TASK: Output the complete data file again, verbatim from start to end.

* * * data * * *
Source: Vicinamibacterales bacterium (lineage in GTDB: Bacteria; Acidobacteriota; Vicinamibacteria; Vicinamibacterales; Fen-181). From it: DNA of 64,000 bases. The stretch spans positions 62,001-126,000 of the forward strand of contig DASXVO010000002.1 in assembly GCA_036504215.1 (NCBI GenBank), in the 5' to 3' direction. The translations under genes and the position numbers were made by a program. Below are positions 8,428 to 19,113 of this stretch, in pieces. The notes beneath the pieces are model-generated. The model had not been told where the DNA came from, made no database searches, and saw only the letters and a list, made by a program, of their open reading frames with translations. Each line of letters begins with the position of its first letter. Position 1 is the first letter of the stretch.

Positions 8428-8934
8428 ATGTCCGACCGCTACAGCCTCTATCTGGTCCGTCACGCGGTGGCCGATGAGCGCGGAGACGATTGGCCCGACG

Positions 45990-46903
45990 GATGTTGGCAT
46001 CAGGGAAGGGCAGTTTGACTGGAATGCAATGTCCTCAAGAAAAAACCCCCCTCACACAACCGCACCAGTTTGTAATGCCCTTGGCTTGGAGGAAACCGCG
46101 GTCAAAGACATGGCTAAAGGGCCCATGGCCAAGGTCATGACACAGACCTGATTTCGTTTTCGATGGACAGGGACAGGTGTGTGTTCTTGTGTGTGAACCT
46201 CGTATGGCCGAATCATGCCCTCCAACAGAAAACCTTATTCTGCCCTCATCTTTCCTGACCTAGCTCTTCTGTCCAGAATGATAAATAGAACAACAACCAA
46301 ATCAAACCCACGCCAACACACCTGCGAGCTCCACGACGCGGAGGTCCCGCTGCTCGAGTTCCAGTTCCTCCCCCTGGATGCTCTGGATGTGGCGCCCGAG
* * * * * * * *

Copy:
Source: Vicinamibacterales bacterium (lineage in GTDB: Bacteria; Acidobacteriota; Vicinamibacteria; Vicinamibacterales; Fen-181). From it: DNA of 64,000 bases. The stretch spans positions 62,001-126,000 of the forward strand of contig DASXVO010000002.1 in assembly GCA_036504215.1 (NCBI GenBank), in the 5' to 3' direction. The translations under genes and the position numbers were made by a program. Below are positions 8,428 to 19,113 of this stretch, in pieces. The notes beneath the pieces are model-generated. The model had not been told where the DNA came from, made no database searches, and saw only the letters and a list, made by a program, of their open reading frames with translations. Each line of letters begins with the position of its first letter. Position 1 is the first letter of the stretch.

Positions 8428-8934
8428 ATGTCCGACCGCTACAGCCTCTATCTGGTCCGTCACGCGGTGGCCGATGAGCGCGGAGACGATTGGCCCGACG

Positions 45990-46903
45990 GATGTTGGCAT
46001 CAGGGAAGGGCAGTTTGACTGGAATGCAATGTCCTCAAGAAAAAACCCCCCTCACACAACCGCACCAGTTTGTAATGCCCTTGGCTTGGAGGAAACCGCG
46101 GTCAAAGACATGGCTAAAGGGCCCATGGCCAAGGTCATGACACAGACCTGATTTCGTTTTCGATGGACAGGGACAGGTGTGTGTTCTTGTGTGTGAACCT
46201 CGTATGGCCGAATCATGCCCTCCAACAGAAAACCTTATTCTGCCCTCATCTTTCCTGACCTAGCTCTTCTGTCCAGAATGATAAATAGAACAACAACCAA
46301 ATCAAACCCACGCCAACACACCTGCGAGCTCCACGACGCGGAGGTCCCGCTGCTCGAGTTCCAGTTCCTCCCCCTGGATGCTCTGGATGTGGCGCCCGAG